Fixture in San Diego’s maritime space loses battle with Lou Gehrig’s Disease.
SAN DIEGO — Hugo Carver, a prominent figure in San Diego’s maritime industry, died on June 1, his family and associates confirmed. He was 72.
Carver, who was the second half of the yacht building company Knight & Carver, lost an 18-month battle with ALS, commonly known as Lou Gehrig’s disease.
A commemoration of Carver’s life – penned by a former Knight & Carver employee – hailed the former marine professional as fun loving and possessing quirky brilliance.
John Freeman, who penned Carver’s remembrance and submitted it to The Log, elaborated on the man’s personality and practices.
“Ever the innovator, Carver – who was known to all who knew him as simply ‘Hugo’ – initiated many of the maritime firm’s new-build techniques, many based on doodles drawn in pencil on scratch paper,” Freeman wrote.
Such innovation certainly played out in the early 2000s, when Knight & Carver expanded its services to the manufacture and repair of utility-scale wind blades. The wind blades were made of the same fiberglass composite materials the company used in boat hulls. Wind blade production plants operated out of National City and Howard, South Dakota.
The remembrance detailed Carver’s foray into the yacht building space, which goes back to 1971.
John Knight – the other half of Knight & Carver – reminisced on his first interactions with Carver. The two first met at California Maritime Academy in 1963, when they were 18 years old and freshman roommates.
“We were classmates, roommates several times, shipmates on two merchant ships, and business partners,” Knight stated. “Hugo was so unique in so many ways. He was full of life, witty, and wonderfully salty with an abundant sense of humor. He was a walking encyclopedia on many subjects, but especially boating knowledge.”
They both graduated in 1966 and were assigned SS President Pierce, a 535-foot cargo ship, as licensed marine engineers.
“During that initial six-month deployment, they served together in Manila, Saigon, Hong Kong, Japan, Indonesia, Malaysia and Panama,” Freeman wrote. “They later served on the SS President Tyler, a 565-foot hybrid container ship known as a ‘SeaRacer,’ forging history as the modern era of container ships evolved.”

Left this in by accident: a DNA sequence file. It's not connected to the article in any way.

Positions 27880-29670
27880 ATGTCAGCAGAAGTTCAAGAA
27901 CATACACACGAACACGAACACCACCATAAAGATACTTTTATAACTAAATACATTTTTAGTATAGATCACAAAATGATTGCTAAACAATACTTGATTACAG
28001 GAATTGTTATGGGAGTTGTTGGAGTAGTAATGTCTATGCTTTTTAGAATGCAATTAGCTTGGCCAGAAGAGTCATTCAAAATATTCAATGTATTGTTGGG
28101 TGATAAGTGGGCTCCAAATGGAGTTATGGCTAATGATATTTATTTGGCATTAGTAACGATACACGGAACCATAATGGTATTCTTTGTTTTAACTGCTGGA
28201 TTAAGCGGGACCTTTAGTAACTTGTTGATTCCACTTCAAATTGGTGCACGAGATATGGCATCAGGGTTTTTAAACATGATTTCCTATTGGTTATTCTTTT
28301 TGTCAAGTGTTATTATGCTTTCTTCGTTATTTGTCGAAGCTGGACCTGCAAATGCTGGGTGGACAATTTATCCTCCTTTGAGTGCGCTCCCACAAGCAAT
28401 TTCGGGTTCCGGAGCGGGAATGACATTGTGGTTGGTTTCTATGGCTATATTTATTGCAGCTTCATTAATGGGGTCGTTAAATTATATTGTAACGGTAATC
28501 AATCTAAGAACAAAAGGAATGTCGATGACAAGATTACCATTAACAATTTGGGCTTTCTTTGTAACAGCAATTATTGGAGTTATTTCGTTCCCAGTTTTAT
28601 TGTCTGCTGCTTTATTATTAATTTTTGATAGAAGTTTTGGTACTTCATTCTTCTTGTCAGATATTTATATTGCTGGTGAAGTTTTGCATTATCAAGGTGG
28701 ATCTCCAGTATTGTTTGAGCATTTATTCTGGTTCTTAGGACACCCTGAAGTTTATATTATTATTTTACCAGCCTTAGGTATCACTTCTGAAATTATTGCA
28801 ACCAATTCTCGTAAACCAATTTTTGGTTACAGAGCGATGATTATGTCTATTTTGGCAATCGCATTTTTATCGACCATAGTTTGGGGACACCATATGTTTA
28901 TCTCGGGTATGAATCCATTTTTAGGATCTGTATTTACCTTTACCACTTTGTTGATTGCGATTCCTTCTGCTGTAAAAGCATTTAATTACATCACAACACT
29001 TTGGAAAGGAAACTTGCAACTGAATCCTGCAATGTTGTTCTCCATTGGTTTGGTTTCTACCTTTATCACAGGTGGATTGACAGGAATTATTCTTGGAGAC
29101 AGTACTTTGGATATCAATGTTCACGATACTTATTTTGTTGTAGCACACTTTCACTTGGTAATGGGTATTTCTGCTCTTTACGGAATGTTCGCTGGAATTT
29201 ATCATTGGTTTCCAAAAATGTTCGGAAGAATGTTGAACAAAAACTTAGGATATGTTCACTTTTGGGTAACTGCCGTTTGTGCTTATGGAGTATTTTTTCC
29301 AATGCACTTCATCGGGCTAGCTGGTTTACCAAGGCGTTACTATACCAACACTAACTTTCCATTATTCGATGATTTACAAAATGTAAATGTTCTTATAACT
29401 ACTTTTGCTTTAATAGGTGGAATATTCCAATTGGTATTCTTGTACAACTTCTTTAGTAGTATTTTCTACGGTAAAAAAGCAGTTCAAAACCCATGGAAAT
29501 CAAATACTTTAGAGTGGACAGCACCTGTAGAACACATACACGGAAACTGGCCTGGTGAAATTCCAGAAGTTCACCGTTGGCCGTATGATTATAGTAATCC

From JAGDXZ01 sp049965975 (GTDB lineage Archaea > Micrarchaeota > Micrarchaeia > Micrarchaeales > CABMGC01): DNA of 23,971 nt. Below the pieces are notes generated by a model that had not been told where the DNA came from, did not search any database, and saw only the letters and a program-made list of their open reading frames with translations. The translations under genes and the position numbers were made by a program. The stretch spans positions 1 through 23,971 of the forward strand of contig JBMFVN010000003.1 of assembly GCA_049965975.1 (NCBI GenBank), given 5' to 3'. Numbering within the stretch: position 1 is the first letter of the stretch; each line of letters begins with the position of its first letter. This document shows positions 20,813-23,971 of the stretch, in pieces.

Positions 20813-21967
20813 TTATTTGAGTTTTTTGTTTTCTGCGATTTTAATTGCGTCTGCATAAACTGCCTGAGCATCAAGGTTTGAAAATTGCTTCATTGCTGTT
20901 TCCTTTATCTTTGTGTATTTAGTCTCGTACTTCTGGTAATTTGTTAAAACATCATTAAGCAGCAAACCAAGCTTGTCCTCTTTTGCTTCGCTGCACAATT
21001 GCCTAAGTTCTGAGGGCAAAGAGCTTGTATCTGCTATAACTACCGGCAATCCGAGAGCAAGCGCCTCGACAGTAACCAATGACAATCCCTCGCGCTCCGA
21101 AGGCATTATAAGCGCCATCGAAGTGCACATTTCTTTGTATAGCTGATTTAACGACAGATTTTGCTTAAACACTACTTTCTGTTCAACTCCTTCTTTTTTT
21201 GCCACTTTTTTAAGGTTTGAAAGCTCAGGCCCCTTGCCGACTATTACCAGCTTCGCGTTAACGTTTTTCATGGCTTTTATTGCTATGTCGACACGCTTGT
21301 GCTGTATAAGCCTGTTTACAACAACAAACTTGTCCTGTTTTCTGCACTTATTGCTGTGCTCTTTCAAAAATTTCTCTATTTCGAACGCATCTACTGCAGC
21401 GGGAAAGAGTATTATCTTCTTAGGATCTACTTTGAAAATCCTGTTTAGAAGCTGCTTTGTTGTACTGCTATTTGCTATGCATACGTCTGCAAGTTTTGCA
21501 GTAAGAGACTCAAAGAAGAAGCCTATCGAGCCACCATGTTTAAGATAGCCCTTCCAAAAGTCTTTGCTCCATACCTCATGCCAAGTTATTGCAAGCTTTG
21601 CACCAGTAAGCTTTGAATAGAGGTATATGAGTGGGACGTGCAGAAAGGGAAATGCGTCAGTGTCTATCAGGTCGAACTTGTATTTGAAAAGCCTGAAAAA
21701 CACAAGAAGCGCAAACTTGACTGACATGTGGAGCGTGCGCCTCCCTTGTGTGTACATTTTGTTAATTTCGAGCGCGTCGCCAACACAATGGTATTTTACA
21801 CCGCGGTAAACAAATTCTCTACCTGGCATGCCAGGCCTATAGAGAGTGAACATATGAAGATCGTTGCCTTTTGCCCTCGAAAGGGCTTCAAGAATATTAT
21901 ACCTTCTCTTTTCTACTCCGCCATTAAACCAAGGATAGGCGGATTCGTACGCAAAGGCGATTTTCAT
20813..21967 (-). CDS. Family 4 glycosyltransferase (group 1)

Knight and Carver partnered together five years later, when they created Knight & Carver Yacht Center in 1971. The partnership spawned when Knight, who launched a boat-repair business in San Diego, asked Carver to join him in the business endeavor.
The company grew into a major presence on the West Coast during the next 40 years, what with 100-plus custom-made yachts built and about 40,000 boats repaired by Knight & Carver. It first opened on Hancock Street near San Diego Sports Arena and moved to Mission Bay Marina before settling at its largest location in National City.
Knight & Carver also hosted seven America’s Cup syndicates at its Mission Bay location, including a Soviet Union vessel later donated to Maritime Museum of San Diego.
The company finally closed in 2013.
“Throughout our careers we were always at the forefront of the maritime industry’s latest trends in engineering, design and new-build,” Knight said in Freeman’s remembrance.
Carver was also an avid sailor, according to Freeman. He was a member of Silver Gate Yacht Club and Ancient Mariners Sailing Society. Many times he could be found aboard Nirvana, a 64-foot Alden cutter his parents acquired in 1958. Carver and his family reportedly lived aboard Nirvana in the 1970s.
Both Carver and Knight participated in boat races to Ensenada, as well.
“We won many a race to Ensenada with Hugo in charge,” Knight stated in Freeman’s remembrance. “And the after-parties were always more than memorable.”
Carver was born on April 12, 1945 and was one of six children (three brothers and two sisters). He spent portions of his youth in Northridge and Newport Beach. He was a competitive swimmer and led the Newport Harbor High School swim team to a national championship. Carver also body surfed regularly at The Wedge.
He later settled in San Diego, living aboard his family boat initially before moving into a landside home in San Diego’s North Park. His family later moved to another home in Point Loma.
“In his later years while at Knight & Carver, he would cheerfully lead dozens of employees in early-morning yoga and stretching drills,” Freeman wrote in his remembrance. “Until slowed by his ALS diagnosis in 2015, he could be seen piloting his prized 23-foot crimson-and-gold sailboat Cat’s Paws, and joyfully peddling his bicycle around San Diego.”
Carver was married to his wife, Marjie, for almost 50 years. They had two daughters together – Jennifer Carver Jones and Serena Carver Noble – as well as seven grandchildren.
Jones, unfortunately, was killed about two weeks after Carver’s death. A car reportedly struck her while crossing the street near a school in the Clairemont neighborhood of San Diego. She was 41 and was survived by her husband and two children (Maya, 11, and Hugo, 5).
Carver’s life will be celebrated July 16, from 2-4 p.m., at Silver Gate Yacht Club.
The family suggests making a contribution to the ALS Association, Greater San Diego Chapter in lieu of flowers.
John Freeman, who managed communications for Knight & Carver, contributed to this article.